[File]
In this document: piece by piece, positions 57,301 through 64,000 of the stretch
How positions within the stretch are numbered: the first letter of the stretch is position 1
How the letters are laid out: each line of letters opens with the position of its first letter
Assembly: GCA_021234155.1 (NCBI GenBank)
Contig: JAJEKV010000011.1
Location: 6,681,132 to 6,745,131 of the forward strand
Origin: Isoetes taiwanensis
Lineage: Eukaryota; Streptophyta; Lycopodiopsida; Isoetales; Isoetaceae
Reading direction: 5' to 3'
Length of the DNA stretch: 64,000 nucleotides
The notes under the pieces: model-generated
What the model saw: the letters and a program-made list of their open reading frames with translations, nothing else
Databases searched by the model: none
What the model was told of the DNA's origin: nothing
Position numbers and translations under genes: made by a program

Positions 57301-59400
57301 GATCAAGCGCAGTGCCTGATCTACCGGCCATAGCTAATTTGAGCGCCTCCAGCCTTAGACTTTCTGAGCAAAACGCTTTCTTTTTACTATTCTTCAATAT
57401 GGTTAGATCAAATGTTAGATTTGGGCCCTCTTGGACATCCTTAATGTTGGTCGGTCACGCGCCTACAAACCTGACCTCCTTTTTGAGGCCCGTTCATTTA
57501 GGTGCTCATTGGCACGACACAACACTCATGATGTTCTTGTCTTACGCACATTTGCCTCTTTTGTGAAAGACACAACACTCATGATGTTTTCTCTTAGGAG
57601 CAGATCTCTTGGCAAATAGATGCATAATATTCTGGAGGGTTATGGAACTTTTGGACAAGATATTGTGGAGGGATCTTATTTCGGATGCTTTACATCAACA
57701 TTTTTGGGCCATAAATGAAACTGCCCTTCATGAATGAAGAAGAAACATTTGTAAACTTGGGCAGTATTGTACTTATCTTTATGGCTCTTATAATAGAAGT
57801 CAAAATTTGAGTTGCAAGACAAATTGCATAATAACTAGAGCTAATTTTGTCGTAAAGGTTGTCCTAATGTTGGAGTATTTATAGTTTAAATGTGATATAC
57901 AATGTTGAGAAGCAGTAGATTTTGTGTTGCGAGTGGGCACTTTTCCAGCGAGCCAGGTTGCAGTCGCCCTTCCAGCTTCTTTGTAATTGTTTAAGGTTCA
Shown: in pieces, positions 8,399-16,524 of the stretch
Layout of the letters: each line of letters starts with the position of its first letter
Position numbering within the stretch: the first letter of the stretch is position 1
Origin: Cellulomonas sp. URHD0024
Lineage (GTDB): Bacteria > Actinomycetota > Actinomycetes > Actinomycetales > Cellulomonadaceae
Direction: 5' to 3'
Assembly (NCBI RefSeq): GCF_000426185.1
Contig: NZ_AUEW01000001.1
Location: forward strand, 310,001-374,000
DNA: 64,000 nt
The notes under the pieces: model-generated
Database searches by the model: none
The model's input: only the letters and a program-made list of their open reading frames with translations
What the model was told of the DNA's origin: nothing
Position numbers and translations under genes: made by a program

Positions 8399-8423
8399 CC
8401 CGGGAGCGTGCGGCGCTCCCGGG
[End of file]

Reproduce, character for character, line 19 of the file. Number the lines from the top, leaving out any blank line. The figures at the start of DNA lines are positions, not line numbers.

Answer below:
57501 GGTGCTCATTGGCACGACACAACACTCATGATGTTCTTGTCTTACGCACATTTGCCTCTTTTGTGAAAGACACAACACTCATGATGTTTTCTCTTAGGAG